This year my wife and I decided to compile a list of all of the holidays we’ve had since we had kids. Its a nice list and we’re lucky to have traveled as well as we have.
I always get excited about going. There’s the anticipation of downtime away from work (and other peoples’ problems), time for relaxation, sleeping, eating, reading, and some quality time with my family. Life is just going to be better on holidays. I just know it is going to be. Of course it is.
But as Robert Louis Stephenson said , “It is better to travel hopefully than to arrive.”
A few days after my arrival, I eventually “land.” My initial holiday euphoria is fairly predictably replaced by a familiar funk of low mood, anhedonia, irritability and impatience. I am, as my wife often reminds me (usually after the event — I am usually far too irritable to receive criticism at that stage) difficult to be around. Although the mood inevitably lifts, it has spoils a few otherwise perfectly good family holidays.
A few of my friends have confided similar experiences. A spouse of one of them even suggested that we all (“the miserables”) all go a way for a few days and be fed up together instead of inflicting ourselves on our respective families.
Whereas it is well recognized that those prone to low moods in the darker months don’t like Christmas holidays much but there is very little written about why middle aged men get depressed in up market resorts in Portugal.
I have come to the conclusion that we doctors are a bit like actors and other performers: we thrive well in an environment of high drama where there’s adulation on offer and can become quite dependent on it. Without the warm balm of that appreciative audience (families can find it hard to sustain adulation for anything more than a few days), a certain emptiness can take hold and whatever the “emotional dust” we may have swept under the carpet between holidays tends to become visible.
Over the last few years though I have developed some tricks to reduce the feeling and to cope better with it when it comes. I think I’ve got it cracked.
1. Don’t expect your holidays to make you happy. Live your life as it happens, seeking enjoyment and relaxation on a day to day basis and don’t save it up for a few weeks in the sun every August. It sounds trite but its true. I’ve found meditation great in this regard. It allows you take a holiday from yourself, every day.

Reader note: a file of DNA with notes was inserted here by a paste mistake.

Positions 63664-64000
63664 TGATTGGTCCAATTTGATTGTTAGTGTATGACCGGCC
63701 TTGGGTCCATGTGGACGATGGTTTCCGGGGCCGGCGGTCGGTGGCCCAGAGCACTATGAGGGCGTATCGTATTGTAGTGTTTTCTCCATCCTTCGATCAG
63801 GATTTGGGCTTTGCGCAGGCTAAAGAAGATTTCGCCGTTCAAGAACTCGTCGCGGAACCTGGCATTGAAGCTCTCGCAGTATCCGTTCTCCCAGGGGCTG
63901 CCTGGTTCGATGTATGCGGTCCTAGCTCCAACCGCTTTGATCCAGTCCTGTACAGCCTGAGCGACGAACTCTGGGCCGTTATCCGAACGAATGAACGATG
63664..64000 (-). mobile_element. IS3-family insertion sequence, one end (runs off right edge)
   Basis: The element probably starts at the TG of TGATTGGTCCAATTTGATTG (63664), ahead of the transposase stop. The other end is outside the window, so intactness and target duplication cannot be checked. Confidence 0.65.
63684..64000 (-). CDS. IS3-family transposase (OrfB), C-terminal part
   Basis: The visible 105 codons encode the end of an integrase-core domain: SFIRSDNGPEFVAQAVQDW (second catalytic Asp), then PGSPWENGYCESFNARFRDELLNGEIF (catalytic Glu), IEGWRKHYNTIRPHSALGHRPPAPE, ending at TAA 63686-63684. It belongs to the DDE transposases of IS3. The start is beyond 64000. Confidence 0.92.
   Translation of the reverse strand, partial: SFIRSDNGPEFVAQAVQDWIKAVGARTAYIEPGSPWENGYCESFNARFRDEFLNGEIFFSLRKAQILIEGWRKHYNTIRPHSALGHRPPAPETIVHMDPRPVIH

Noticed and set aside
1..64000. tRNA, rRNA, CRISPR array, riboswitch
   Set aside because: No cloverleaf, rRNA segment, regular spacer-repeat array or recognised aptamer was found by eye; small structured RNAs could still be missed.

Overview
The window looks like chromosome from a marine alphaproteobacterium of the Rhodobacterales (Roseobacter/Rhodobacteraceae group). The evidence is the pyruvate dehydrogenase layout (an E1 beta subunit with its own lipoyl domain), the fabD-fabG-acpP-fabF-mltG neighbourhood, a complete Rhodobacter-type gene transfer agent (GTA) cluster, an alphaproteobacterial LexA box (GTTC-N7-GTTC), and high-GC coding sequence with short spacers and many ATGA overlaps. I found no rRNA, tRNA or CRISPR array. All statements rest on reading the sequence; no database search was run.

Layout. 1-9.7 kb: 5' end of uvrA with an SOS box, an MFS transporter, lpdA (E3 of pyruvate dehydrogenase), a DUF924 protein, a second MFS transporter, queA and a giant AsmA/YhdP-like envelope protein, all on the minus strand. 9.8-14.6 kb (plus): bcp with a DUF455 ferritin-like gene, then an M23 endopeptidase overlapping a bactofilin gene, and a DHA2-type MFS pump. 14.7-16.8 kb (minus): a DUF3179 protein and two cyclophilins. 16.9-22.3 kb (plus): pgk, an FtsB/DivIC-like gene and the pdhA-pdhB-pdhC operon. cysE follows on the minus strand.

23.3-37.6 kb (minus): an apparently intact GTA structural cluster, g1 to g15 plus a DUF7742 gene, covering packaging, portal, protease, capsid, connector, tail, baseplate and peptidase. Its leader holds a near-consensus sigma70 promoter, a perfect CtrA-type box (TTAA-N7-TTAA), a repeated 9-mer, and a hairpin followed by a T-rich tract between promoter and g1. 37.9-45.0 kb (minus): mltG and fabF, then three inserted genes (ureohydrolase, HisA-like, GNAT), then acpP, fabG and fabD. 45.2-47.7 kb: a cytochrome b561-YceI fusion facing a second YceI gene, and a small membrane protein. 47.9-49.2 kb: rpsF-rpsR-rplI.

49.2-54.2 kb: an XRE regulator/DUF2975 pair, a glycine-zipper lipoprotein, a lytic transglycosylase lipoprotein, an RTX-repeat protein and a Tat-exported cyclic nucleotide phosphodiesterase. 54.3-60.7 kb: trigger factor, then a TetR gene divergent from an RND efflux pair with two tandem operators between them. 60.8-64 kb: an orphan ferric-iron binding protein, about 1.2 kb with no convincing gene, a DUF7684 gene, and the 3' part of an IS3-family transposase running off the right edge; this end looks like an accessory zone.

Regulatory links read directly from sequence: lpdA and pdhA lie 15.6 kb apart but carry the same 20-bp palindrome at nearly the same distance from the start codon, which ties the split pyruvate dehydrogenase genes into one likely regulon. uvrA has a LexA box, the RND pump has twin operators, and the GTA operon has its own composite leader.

2. Adjusting to a high pressure environment of work to the low pressure environment of holidays should be done gradually — like a diver resurfacing trying to avoid the bends. Although its hard, try not to overdo it work wise in the week before you go. If possible spend a few days at home before you jump on a plane or pack the car up.
3. Avoid the temptation to overbook the first few days after you come back. Adjusting from high pressure to low pressure can be hard but the reverse is even harder. The anticipation of knowing that you’re about to return to a crazy schedule can spoil the end of your holiday.
4. Disconnect from all forms of communication. I either bring a disposable pay as you go phone or set my phone up to only receive calls from family members. No email, no social media, no Internet browsing. Read some fiction and avoid all forms of reading that will return your mind to the workplace. This allows the problem solving side of your brain a chance to recover.
5. Try and take it easy on the booze — you may feel like rewarding yourself with a few extra drinks (especially on the first few evenings) but this only worsens the land when it comes.
6. Try and give yourself a daily holiday routine as doctors (and other workaholics) don’t do well with unstructured time. For me it involves getting up early and having some time to myself before the family wakes, a light breakfast followed by some exercise. Knowing that you will have some protected time for yourself will also can help you cope with the demands of the childcare later. Which you’ll definitely get asked to do if you’ve done all of the above.
7. If you begin to feel low, don’t panic. For those of us who have experienced clinical depression the feeling can be particularly frightening as it may be reminiscent of previous episodes. Let yourself fall and reassure yourself that the feeling is likely to be temporary. It will pass (all the usual advice about attending your own doctor applies if it doesn’t).
If you already enjoy your holidays and cannot identify with any of the above, I’m happy for you. But spare a thought for the sad looking guy at the pool bar. And tell him to take it easy on the booze.
Ronan Kavanagh is a rheumatologist who blogs at Dr. Ronan Kavanagh’s Blog.